12 12 TRANSLATED BY ANDREA SZILÁGYI His steps were like those of a young deer light and swift. He traversed across the shimmering foliage, back and forth. The splendour did not blind him, and he was not amazed by the abundant and unfamiliar beauty that he saw in this strange place. And as the sky was covered by a black hood, the stars sat out in all their brilliance, looking down upon the earth. He did not ask anything, and he did not wait for them to tell him what happened since he left the world. The snow-winged angels stood tensely as he walked along the road. And the angels whispered wonderingly behind his back. His heart still sat in his chest, but it no longer beat. A tiny opening reddened on it, but it was only big enough for death to sneak in. And inside of it, tiny pieces of lead rested. Nobody recognized the strange soldier. Nightmares rose from the bloody haze, and gruesome images burned behind his eyes. His face was utterly young and his tunic sloppy and muddy. In vain did they call out to him. In vain did they ask him. The strange soldier did not stay. And since he arrived here, they have not heard his words. Then all at once wonder dawned upon him. He stopped in the dead centre of the land, and in front of the heavenly keeper. A question shone quietly in the divine and omniscient being s eyes. What do you wish? The soldier s voice rang softly and clearly, like a child s, and his eyes brightened up, like the first star after night tolls. Let me go home! You are at home here, my son. Oh, let me go home. The soldier s voice cracked, and then his words got cut off by the unbearable pain tormenting him from the inside. Let me go home, I beg you. I have to go. Up until now I did not feel now it is as if sharp claws are tearing at my heart. They are waiting for me. At the bottom of the Hargita, our little house, the roses in the garden. And my dear mother s smiling face. She does not know where I am! It is as if I have awoken from a dream. Why have you held me back even this long? I don t think I even said goodbye. I feel that they are still waiting for me... I have to leave! A MIDNIGHT VISIT The Saviour s eyes darkened. Your place is here. Your home is here. No one who has been here can ever go back. The boy s eyes flared up. An enthusiastic smile swept across his youthful face. Oh... I do not believe that you are unmerciful. I would, just one last time, like to see the country from which death tore me. I would like to kiss my sweet homeland. I would like to see our garden, where roses abound. I feel so strongly that they are calling me, waiting, and my heart cannot resist. Yesterday, under the evening stars I looked down upon the earth, and from this great height, it stunned me. And from up here, the window of our little house was dark, and I could not see anything. I could not look for my mother, who without a doubt, was praying for me. The whole time, he smoothed his feverish forehead. In his wondrous eyes, shiny stars burned, like lanterns on a snowy winter night. His voice was quiet and full of sorrow. I have to go! The Saviour watched him in deep silence. And there was no secret in what he saw before him. He gazed past the clouds down to the earth. His glance flew across the butchered border and rested somewhere on the country s heart. In the air, pale steam swam. And in the hearts of people, big, apathetic, restful, petrified indifference. Numbness beat its nest into their helpless souls. The spark diminished from the people s eyes, in the altar of their hearts, on smutty embers did the sacred fire close their eyes to patriotism. The lad s eyes swam with jubilation when the much anticipated words were spoken: For one hour only! He closed his eyes in a dazed stupor and his heart soared. With the tired gloaming, he arrived at home. He stood there at the edge of his village and looked upon the familiar landscape with bursting happiness. Only once did his gaze slip for a moment to his jacket. He heard a faint sound from inside his chest one that he had long forgotten. Kipp... kopp... the music of his heart played.
13 When he finally made a motion, his feet did not take him forward very easily. It was with heavy, tired steps that he plodded along. The familiar narrow pathway snaked in front of him. The whistling wind exploded into a loud scream beside him. Sluggish, dark clouds swam on the edge of the little village. He advanced. His heart beat with loud and colourful delight. Tiny, whitewashed houses flashed in his eyes, like rapidly appearing dreams. He stopped for a moment, panting. A soldier stood in front of him. The barrel of his weapon flashed in the silver light of the rising moon. The lad clutched at his heart. Painful, w h i n i n g c r y i n g knocked in his ripped tunic. Foreign words formed on the lips of the other soldier, and the boy s eyes stared frightfully into the dimness. Enemy troops here, on this earth? The soldier in front of him suddenly jumped. He fitfully gripped his weapon. Behind unyielding pupils, a wondrous, unearthly light blazed and burned through to his bones. His lips went pale when he spoke. The newcomer did not say a word. He just stared, d e e p a n d s o u l - searching, with a mysterious fire in his eyes. The wrinkled collar of his jacket openly flapped against his chest, and above his heart, in the narrow opening, a bloody rose burned. A superstitious fright surprised the enemy soldier. All at once, in front of his eyes, everything went dark, and his weapon fell to the ground. When he looked up anew, the newcomer was gone. Only a shadow moved far from him at the edge of the village. And the enemy soldier, teeth chattering, made the sign of the cross. Meanwhile, the lad moved on. Unbearable fervour propelled him from the inside. His lips became dry and chapped. There he stood at the village s outermost house, and beside it stood the small, whitewashed Székely houses. In the gloaming, he saw everything with amazing clarity. He peeped through the gaps in the windows. Along the fence, hundreds of scents floated from the hundreds of colours of roses. His eyes lit up. Nini... I can already see our house! The autumn house stood dark in the world. He was dumbfounded. What is this? But then he smiled. Of course, why would they be waiting? I do not believe they would know inside that I am coming. For a moment, his eyes opened wide. In the depths of his soul, a senseless suspicion flickered. Tears gathered in his eyes. His heart was full of angst. Mother! His voice struggled from tears he fought back. He opened the little gate. Inside was profound silence. A barren wilderness greeted him. Weeds overtook the yard, and the little house s walls were threadbare, its door corners dusty, its windows dirty and dark. The house stood like a tired panhandler. Only the roses still opened wildly, and around them the weeds. His feet were heavy weights pulling him down. He dragged himself to the steps and flopped down. And there, a flood of tears flowed uneasily from his heart. All of a sudden, fragments of loud revelry hit his ears. He felt like these strange sounds were burning his heart. Trembling, he felt his way up. He lumbered over to the gate, wading in a sea of fragrance from the roses. In a moment, he glided down the curves of the abandoned village road. In the haze, drunken shadows wobbled. Foreign songs and hoarse voices were accompanied by strange music. His hands tightened into fists. He wanted to shout and scream in horrendous pain, like a stricken savage. He wanted to run at them wildly, so that one formidable stroke would crush them. But in that moment, exhaustion settled on his eyelids. He could not move, and his arms collapsed at his sides in fatigue. Dizzily, he stumbled back upon the deserted house on the plain. The roses made him a soft bed, and a blanket of fragrant petals covered him. They whispered soft lullabies in his ear. The lad thought it was his mother he heard. His tears flowed softly from his eyes. He lay his young face down on the brown earth. His sweet homeland whispered quiet words in his ear. Erdélyország, it whispered. The wind stopped. Toward the village, the evening s first pale stars shimmered in the dark velvet sky. The hour was over. (from Zászlónk, 1927.IV.15. Matild Kisfaludy Fűzy) A superstitious fright surprised the enemy soldier. All at once, in front of his eyes, everything went dark, and his weapon fell to the ground. 13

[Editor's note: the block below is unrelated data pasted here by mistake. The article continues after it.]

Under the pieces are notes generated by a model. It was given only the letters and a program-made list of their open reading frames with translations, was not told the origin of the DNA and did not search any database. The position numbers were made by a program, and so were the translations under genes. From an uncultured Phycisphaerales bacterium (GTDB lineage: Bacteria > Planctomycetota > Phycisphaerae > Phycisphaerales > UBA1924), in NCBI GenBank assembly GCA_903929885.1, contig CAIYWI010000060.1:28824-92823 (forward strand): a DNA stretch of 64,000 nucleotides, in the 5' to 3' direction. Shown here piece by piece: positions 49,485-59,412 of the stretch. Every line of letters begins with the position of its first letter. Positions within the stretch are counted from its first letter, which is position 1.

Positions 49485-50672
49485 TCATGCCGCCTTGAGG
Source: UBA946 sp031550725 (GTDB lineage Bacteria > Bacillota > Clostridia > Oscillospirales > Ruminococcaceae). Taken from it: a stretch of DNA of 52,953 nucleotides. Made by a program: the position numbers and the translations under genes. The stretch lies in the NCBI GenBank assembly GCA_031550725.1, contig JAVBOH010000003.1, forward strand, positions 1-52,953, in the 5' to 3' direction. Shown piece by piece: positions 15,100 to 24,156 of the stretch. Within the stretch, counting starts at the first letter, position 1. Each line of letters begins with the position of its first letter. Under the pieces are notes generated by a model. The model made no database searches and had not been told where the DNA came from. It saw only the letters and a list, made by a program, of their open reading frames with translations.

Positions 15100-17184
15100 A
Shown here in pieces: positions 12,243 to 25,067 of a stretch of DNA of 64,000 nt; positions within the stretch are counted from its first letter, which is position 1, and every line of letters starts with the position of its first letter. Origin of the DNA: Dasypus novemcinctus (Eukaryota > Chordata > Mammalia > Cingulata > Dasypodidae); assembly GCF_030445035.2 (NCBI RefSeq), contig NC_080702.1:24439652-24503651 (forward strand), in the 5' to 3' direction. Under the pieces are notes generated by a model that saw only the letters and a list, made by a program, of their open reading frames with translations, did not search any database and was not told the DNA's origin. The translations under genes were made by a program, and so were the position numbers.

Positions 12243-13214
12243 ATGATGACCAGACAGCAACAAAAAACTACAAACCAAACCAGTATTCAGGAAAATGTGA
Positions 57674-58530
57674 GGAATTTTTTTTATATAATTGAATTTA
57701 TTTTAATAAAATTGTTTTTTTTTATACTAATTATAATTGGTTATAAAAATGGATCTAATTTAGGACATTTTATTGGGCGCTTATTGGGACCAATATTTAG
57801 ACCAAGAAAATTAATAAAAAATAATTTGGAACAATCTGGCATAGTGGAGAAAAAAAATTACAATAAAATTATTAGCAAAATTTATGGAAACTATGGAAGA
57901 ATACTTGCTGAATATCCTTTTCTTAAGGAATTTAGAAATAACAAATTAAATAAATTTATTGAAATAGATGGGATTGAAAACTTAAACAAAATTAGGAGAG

14 Our Bookshelf Uniforms of the Royal Hungarian Armed Forces by Dr. László Tóth. Hardcover, 22.5cm x 31.5cm, 146 pages. Vancouver Chapter Member Péter v. Laborc played a key role in the production of this volume - copies can be ordered through the Vancouver Chapter, and will be sent directly from him. The price of the book is $70.00 Europe: Airmail - $35.00 Surface - $27.00 Outside Europe: Airmail - $39.00 Surface - $30.00 (Please make cheques payable to MHBK Vancouver Chapter or Paypal to You can order MHBK Vancouver Chapter member Joseph Gyokeri s book (see Magyar Front July August 2007 Volume 1X Issue 4 for more information) Memoirs of a Hungary Soldier directly from: Type Gyokeri into the search box and you ll find it. It s available through the website for $25.00 (soft cover, 15.2cm x 22.8cm, 105 pages), or you can download an electronic version of the book for $7.50 (the pictures are reduced in quality with this option). MHBK Vancouver Chapter honorary member Gyula v. Detre s memoirs, History First Hand, printed in English and Hungarian are now available in this new and updated edition. Soft cover, 14.5cm x 22.5cm in size and 210 pages. Available for HUF 2,400 at these Budapest book sellers: Püski Kiadó, Krisztina krt.26 Szkitia Magyar Ház Könyvszolgálat, Szondi u.60 Fehérlófia Könyvesbolt, József krt. 44 Also available directly from the author for $18.00 plus postage. Books by MHBK Vancouver Chapter member Andris Kursietis can be ordered through his website: click on Publishing Company in the About Us section. Kursietis is a knowledgeable historian who has done considerable research on European military history. All books are soft cover, perfect-bound. The Royal Hungarian Armed Forces : 166 pages, $30.00 The Fallen Generals: 146 pages, $25.00 La Regia Marina : 66 pages, $22.50 The Armed Forces of Latvia : 151 pages, $30.00 The Luftwaffe : 144 pages, $30.00 Between Kaiser and Führer: 131 pages, $